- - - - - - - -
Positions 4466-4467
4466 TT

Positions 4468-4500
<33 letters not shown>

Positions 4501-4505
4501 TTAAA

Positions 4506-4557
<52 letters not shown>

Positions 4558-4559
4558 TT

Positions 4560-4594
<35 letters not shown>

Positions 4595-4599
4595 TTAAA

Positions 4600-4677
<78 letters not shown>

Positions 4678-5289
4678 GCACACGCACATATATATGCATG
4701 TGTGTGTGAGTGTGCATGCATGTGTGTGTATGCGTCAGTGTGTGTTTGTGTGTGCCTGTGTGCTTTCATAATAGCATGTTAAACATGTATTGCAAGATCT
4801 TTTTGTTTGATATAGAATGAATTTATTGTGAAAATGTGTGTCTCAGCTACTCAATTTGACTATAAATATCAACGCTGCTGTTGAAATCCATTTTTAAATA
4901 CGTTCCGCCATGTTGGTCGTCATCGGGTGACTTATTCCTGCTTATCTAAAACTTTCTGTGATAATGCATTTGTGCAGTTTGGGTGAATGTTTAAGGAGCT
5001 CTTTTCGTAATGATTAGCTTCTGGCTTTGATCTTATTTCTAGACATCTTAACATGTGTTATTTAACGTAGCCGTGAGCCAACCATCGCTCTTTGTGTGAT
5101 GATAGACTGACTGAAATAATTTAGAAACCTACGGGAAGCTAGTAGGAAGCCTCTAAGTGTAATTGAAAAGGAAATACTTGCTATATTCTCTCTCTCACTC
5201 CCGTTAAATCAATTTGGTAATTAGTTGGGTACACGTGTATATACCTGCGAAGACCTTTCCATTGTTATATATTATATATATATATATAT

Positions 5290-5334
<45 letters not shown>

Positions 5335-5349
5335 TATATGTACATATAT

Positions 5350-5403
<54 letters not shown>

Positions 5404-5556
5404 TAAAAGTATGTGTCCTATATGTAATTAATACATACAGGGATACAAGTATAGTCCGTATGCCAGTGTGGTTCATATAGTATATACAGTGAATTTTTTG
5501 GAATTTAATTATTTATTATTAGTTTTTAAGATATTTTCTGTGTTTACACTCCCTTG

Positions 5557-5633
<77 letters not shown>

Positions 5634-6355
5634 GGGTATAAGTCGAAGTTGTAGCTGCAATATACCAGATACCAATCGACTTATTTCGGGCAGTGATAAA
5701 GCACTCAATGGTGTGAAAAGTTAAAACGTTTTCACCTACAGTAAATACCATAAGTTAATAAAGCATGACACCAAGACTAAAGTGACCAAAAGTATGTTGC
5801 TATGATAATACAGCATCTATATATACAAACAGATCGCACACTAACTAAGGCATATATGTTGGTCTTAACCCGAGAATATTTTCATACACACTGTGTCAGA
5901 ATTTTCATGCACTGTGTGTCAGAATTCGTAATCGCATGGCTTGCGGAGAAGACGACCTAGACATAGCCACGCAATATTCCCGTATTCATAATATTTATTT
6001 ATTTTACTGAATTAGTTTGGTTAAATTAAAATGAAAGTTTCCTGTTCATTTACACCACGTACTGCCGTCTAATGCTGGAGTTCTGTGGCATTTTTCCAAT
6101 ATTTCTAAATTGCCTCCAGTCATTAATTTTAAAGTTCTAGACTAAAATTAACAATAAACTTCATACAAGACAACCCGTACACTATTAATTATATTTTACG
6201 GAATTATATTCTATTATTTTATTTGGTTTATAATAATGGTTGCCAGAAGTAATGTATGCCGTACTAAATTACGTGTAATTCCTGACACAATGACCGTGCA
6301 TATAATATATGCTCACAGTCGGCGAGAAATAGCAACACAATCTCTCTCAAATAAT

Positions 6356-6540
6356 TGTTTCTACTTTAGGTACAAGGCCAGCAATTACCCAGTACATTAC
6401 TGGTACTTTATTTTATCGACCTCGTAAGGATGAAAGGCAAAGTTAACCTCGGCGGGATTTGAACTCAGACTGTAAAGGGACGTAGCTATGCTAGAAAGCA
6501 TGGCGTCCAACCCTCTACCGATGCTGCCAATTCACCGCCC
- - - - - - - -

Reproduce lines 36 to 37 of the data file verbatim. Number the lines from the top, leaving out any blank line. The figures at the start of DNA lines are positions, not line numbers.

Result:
Positions 5634-6355
5634 GGGTATAAGTCGAAGTTGTAGCTGCAATATACCAGATACCAATCGACTTATTTCGGGCAGTGATAAA